The extinct saber-toothed Thylacosmilus atrox had ever-growing upper canines.
More than 3 million years ago, a strange pouched predator stalked South America with fangs bigger than those of the fearsome saber-toothed cat.
But a new study shows that despite it's imposing dental profile, this ancient carnivore had a bite no stronger than that a house cat — something the researcher called "embarassing." Instead, it packed most of its power in a robust set of arms, strong neck muscles and knack for precision, researchers say.
Named Thylacosmilus atrox ("pouch saber"), the animal was about the size of a jaguar, but "looked and behaved like nothing alive today," paleontologist Stephen Wroe said in a statement. Superficially, Thylacosmilus resembled the saber-toothed cats of the Pleistocene, like the North American icon, Smilodon fatalis. Both have long canines designed to attack large prey, but the animals were separated by at least 125 million years of evolution, researchers say. [Images: 25 Amazing Ancient Beasts]
Thylacosmilus, a marsupial-like carnivore that carried its young in a pouch, went extinct 3.5 million years ago. It had the largest canines of any known saber-toothed beast; its fangs kept growing throughout its lifetime and had roots extending almost into the animal's braincase. The teeth also fit over long sheath-like ridges that extended down from the animal's lower jaw.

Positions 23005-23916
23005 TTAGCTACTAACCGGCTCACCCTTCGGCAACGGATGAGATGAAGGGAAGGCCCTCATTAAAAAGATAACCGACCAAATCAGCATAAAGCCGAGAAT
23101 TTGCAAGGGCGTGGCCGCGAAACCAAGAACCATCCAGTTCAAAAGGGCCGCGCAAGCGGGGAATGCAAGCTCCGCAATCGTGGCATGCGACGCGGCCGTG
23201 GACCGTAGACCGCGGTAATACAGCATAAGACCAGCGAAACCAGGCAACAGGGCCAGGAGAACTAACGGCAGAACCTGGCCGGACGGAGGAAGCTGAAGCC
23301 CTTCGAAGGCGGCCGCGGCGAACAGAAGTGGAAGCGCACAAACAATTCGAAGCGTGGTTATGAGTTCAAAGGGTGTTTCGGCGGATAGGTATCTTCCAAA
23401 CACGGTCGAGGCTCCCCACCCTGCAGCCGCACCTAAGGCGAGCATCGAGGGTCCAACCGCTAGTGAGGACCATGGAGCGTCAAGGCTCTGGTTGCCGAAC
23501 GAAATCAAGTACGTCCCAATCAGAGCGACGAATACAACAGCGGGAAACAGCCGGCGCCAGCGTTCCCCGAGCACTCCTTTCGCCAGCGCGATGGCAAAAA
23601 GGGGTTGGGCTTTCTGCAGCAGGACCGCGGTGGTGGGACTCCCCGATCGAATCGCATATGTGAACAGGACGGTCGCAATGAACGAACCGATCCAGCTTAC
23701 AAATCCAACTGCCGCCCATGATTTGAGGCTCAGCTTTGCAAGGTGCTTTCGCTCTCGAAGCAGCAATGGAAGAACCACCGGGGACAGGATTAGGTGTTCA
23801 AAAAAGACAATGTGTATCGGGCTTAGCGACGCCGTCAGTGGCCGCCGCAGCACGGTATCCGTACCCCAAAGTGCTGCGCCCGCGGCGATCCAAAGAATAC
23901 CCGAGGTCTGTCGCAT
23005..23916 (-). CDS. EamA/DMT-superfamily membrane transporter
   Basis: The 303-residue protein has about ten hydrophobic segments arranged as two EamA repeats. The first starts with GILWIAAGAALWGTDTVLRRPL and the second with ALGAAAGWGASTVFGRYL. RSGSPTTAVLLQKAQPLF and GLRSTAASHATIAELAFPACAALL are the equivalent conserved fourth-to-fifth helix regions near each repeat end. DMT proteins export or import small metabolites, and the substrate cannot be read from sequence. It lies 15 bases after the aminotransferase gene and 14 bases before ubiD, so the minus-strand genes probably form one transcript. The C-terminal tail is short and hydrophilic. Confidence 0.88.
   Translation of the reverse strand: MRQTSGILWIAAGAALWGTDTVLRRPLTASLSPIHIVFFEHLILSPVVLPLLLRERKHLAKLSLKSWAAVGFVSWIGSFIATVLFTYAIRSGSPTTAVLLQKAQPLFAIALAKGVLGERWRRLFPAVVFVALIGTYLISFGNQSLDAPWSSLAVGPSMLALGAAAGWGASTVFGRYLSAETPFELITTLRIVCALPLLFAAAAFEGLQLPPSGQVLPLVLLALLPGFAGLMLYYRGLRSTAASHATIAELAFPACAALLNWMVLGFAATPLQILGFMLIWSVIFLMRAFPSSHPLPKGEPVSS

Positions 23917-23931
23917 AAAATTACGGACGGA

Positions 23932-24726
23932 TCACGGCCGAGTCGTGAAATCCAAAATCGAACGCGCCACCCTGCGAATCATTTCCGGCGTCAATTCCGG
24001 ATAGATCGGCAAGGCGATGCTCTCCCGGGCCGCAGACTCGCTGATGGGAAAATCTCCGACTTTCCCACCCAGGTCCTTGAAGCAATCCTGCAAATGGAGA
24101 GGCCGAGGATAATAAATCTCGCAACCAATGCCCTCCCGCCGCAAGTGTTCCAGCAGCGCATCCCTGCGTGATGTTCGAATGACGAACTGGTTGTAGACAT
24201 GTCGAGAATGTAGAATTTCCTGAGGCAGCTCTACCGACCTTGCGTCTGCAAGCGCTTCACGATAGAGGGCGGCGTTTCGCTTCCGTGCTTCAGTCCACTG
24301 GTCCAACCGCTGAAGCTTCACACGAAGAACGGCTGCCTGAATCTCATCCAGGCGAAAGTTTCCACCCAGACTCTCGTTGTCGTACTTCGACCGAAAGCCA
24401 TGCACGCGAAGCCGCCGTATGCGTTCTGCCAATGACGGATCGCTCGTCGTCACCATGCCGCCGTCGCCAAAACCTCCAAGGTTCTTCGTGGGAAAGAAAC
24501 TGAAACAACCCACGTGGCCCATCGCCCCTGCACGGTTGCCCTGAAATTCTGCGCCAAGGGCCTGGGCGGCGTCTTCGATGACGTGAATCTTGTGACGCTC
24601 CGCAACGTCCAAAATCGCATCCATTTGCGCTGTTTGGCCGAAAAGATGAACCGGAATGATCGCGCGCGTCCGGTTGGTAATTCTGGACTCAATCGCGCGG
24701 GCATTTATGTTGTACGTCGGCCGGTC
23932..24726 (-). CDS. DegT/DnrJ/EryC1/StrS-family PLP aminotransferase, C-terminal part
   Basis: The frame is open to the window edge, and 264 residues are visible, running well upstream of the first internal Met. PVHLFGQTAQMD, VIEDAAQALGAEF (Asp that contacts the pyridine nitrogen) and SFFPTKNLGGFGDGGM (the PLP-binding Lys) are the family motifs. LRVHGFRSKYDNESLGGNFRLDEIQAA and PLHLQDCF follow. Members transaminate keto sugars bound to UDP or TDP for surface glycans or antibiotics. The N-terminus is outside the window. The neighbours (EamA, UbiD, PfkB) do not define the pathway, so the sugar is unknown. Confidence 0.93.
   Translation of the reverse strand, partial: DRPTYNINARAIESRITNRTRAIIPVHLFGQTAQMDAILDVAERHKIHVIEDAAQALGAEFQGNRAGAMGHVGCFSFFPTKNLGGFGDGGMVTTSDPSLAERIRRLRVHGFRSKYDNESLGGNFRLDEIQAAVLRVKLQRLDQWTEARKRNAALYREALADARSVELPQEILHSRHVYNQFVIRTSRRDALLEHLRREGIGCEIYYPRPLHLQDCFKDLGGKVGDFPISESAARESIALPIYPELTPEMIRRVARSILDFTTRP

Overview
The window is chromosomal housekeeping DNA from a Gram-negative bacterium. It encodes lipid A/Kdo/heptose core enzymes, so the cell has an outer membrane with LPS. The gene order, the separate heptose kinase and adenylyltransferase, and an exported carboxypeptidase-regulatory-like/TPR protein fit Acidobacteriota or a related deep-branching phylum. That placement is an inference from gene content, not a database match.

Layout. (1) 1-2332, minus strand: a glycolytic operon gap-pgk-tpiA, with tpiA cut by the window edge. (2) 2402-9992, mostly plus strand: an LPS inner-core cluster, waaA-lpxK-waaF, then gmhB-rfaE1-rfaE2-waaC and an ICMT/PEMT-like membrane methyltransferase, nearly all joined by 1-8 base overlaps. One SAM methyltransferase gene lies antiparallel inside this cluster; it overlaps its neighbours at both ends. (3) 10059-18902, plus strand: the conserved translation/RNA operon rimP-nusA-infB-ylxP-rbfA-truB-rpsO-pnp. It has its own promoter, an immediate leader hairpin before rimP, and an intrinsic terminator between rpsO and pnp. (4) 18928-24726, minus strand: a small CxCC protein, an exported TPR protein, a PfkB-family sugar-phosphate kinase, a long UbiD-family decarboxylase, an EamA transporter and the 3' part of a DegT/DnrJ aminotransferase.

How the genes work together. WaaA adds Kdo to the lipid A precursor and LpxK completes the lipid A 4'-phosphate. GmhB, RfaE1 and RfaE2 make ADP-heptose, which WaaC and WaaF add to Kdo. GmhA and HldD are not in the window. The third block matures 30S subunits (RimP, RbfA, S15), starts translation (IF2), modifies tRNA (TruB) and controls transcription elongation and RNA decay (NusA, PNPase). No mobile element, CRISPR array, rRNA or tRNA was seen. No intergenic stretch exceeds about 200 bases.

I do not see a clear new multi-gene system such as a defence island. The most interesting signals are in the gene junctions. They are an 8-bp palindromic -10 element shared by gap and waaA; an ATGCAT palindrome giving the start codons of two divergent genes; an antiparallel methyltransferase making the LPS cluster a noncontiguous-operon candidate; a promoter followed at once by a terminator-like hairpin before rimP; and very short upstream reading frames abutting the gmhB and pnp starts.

The ancient beasts aren't around today to show off their killing skills, but researchers can reconstruct the force of the predator's bite based on fossilized skulls. Wroe, of the University of New South Wales, and his colleagues made computer models to compare the bite mechanics of Smilodon and Thylacosmilus, as well as a living cat, the leopard.
Previous "crash tests" led by Wroe showed that Smilodon, which vanished only 10,000 years ago, had a rather wimpy bite compared with modern feline predators like the African lion. The new research shows that Thylacosmilus, too, had a weak jaw.
"Frankly, the jaw muscles of Thylacosmilus were embarrassing," Wroe said in a statement. "With its jaws wide open this 80-100 kg [175-220 lbs] 'super-predator' had a bite less powerful than a domestic cat."
To launch an effective attack, Wroe thinks Thylacosmilus must have used "a mix of brute force and delicate precision."
The animal likely used its brawny forearms to clutch and immobilize its prey, Wroe said. The crash tests also showed that Thylacosmilus had stronger neck muscles than Smilodon, which probably helped the pouched predator power its fatal bite. And since its saber-teeth were quite fragile, Thylacosmilus' piercing blow must have been planted carefully, right into the windpipe or major arteries of its prey's neck, Wroe said.
The research was detailed on June 26 in the journal PLOS ONE.